On a bulletin board in the campus fitness center, a vibrant red flyer stands out among other advertisements hanging on the blue wall. The publication is promoting an upcoming yoga class titled “Kick Your Own Asana.” To most college students, this announcement appears to be a clever play on words. However, to those who have studied and practiced yoga their entire lives, this catchphrase is less cunning and more of a slap in the face.
According to the International Sivanda Yoga Vedanta Center, Asana is “one of the eight limbs of classical Yoga, which states that the poses should be steady and comfortable, firm yet relaxed helping a practitioner to become more aware of their body, mind, and environment.” In this advertisement, Asana is portrayed as a quick way to work out in between classes. Presenting yoga as a short and quick “workout” class is going against everything the practice stands for.
Yoga’s traditional elements serve as a means of worship in religions such as Hinduism, Sikhism, Buddhism, and Jainism. For example, in Hinduism, yoga is seen as a method to help one achieve unity with God. Even in Buddhism, a religion that does not worship a God, the art of yoga is used to stimulate wisdom and well-being in one’s daily life. None of these religions use yoga as a way to burn calories or to sculpt abs. As a Christian, I cannot imagine how I would feel if another culture altered a religious practice of mine in order to use it for their own benefit. Yet, American culture is doing this by altering the motives of yoga.
I am currently enrolled in Yoga Study and Practice I at Ithaca College, and my professor is James Eavenson. Class with professor Eavenson is much more than an hour and fifteen minutes of practicing strenuous poses, as one may believe due to its Physical Activity and Leisure Studies classification. Eavenson has studied yoga in India and logged over 25,000 practice hours. He believes it is important for his students to harness the traditional values of yoga, not the Americanized version. In addition to calming our minds and breaths, Eavenson stresses the importance of noticing and appreciating the movements of our bones and muscles rather than focusing on the discomfort we may be feeling. He also chants mantras — sacred syllables — to open and close our classes. Personally, I have noticed changes in my emotional and physical well-being since beginning these classes.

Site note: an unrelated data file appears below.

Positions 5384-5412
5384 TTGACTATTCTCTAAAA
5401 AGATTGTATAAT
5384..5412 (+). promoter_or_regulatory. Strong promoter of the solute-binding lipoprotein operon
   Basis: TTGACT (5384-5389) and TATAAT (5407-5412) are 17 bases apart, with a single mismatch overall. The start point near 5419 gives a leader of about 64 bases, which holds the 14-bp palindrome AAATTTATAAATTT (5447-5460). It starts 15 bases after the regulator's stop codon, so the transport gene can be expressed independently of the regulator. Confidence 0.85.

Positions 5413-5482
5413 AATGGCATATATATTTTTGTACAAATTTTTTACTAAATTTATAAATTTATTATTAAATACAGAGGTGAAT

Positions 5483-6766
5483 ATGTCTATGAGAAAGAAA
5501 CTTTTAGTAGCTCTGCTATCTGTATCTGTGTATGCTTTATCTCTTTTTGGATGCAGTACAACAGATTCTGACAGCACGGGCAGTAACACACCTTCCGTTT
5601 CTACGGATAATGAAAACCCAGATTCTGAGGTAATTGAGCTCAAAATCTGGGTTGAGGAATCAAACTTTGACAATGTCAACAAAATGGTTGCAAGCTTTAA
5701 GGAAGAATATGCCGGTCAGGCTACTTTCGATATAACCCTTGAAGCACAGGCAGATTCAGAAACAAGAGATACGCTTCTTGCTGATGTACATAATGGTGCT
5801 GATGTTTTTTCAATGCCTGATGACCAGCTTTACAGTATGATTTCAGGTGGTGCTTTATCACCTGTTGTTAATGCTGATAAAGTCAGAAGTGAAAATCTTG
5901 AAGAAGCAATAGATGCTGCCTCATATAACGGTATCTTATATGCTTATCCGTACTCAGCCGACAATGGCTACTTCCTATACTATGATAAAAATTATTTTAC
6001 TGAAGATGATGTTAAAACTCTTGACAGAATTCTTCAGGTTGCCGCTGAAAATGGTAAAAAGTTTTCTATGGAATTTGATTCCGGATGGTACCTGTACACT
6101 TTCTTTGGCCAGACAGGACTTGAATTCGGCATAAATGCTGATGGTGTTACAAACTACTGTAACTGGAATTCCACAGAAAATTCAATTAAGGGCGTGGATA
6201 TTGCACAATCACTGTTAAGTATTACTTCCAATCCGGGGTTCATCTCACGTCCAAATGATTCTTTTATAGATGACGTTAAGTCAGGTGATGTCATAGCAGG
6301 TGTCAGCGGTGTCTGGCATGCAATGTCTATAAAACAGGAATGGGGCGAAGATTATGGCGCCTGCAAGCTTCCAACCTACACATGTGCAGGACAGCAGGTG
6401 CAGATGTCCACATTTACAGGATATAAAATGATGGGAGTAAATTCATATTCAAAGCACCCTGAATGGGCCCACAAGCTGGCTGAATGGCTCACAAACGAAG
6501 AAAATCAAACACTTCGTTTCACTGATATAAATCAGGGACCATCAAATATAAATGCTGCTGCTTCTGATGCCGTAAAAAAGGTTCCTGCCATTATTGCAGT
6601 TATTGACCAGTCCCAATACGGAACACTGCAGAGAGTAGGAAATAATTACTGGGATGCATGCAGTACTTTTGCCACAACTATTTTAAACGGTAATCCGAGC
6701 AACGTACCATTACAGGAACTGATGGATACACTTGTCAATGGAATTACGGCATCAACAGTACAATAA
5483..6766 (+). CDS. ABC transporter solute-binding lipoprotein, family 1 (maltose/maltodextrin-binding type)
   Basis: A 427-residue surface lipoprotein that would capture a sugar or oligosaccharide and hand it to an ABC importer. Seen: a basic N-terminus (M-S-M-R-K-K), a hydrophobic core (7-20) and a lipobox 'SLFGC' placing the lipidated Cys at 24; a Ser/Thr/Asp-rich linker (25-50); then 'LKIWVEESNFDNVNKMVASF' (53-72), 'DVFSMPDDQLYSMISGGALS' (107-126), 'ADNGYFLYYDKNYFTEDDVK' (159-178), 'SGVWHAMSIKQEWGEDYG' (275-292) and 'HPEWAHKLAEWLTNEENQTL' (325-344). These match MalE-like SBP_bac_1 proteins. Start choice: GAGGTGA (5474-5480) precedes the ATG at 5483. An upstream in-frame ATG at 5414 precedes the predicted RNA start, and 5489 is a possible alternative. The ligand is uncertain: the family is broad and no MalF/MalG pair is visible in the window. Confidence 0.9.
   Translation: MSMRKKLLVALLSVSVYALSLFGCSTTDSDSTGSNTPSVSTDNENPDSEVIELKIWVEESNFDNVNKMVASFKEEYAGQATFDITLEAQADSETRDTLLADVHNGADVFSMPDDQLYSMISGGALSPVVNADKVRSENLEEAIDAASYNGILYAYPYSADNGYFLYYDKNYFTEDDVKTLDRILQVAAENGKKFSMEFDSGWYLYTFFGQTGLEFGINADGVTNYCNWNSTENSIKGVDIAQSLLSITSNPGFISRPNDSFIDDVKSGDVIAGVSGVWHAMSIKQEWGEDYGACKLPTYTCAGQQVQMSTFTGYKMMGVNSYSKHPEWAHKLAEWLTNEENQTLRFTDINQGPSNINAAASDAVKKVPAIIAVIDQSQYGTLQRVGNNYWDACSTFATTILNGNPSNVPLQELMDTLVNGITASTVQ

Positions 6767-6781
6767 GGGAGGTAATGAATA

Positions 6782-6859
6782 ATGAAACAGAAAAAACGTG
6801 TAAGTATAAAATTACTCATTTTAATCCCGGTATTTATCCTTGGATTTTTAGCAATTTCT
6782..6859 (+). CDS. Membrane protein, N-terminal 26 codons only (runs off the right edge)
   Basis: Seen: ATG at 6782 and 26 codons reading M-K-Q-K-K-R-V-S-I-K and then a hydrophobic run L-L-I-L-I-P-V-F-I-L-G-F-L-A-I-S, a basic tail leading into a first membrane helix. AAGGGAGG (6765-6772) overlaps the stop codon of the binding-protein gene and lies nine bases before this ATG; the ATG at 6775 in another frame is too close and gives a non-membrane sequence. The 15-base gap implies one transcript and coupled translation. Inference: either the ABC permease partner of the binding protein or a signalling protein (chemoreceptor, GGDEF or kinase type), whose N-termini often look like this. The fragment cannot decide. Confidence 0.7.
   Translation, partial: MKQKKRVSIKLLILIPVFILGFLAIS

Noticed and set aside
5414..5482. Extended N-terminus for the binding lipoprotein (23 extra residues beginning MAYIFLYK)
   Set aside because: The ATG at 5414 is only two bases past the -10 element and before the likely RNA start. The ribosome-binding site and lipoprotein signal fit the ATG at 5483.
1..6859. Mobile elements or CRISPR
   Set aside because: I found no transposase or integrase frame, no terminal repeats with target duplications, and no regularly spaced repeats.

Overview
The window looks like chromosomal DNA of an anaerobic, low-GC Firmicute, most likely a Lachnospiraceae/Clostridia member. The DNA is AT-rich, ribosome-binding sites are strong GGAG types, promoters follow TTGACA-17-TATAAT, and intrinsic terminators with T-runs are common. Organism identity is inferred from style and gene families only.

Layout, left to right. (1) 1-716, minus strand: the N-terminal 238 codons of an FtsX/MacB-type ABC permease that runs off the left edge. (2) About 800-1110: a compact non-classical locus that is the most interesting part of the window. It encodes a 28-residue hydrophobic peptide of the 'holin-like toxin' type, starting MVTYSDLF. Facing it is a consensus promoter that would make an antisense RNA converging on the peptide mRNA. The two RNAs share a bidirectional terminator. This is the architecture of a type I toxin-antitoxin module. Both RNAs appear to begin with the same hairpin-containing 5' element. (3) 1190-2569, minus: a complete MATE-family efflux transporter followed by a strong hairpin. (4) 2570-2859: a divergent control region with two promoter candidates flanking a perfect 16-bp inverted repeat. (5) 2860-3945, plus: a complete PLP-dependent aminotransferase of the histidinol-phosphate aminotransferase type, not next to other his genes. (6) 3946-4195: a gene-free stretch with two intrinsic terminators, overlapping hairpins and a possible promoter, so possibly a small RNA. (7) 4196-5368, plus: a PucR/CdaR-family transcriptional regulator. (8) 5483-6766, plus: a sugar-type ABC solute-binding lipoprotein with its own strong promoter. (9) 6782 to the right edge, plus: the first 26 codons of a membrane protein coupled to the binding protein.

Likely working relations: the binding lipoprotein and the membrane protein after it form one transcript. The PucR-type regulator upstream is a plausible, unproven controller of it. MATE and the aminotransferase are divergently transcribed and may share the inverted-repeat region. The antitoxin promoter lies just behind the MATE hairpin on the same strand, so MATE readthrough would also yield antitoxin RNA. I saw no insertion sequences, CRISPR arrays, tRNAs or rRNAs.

During my last class with Eavenson, he mentioned how yoga is becoming a victim of cultural misappropriation. Cultural appropriation is when one culture adopts another culture’s practice for its own benefit. While it may sound similar, cultural misappropriation is a different concept completely. The definition of this term is when a language, lifestyle, ritual, or other cultural tradition is superficially adapted without a deep understanding or context of the practice. If one researches yoga at all, classes with names like Hot Yoga or Power Yoga will appear from a Google search. Students at Ithaca College can even take classes like these.
Inside and outside the college, yoga is being disrespected. Eavenson believes that realizing this fact is “a very important and ongoing education to the Ithaca College Community, Ithaca itself, and eventually even the United States.” Because of this ignorance, the Indian government has decided to start filming various yoga poses in order to prevent Americans trying to patent them. It wasn’t enough for Americans to misinterpret and butcher the sacred practice of yoga; they want to own copyright on poses too.
We cannot stop this ongoing cultural misappropriation in a day, but we can begin efforts now to end ignorance toward an ancient practice. So next time, before you sign up for that Hot Yoga class that burns 600 calories in an hour, remember the true motives of yoga and how you may be disrespecting them.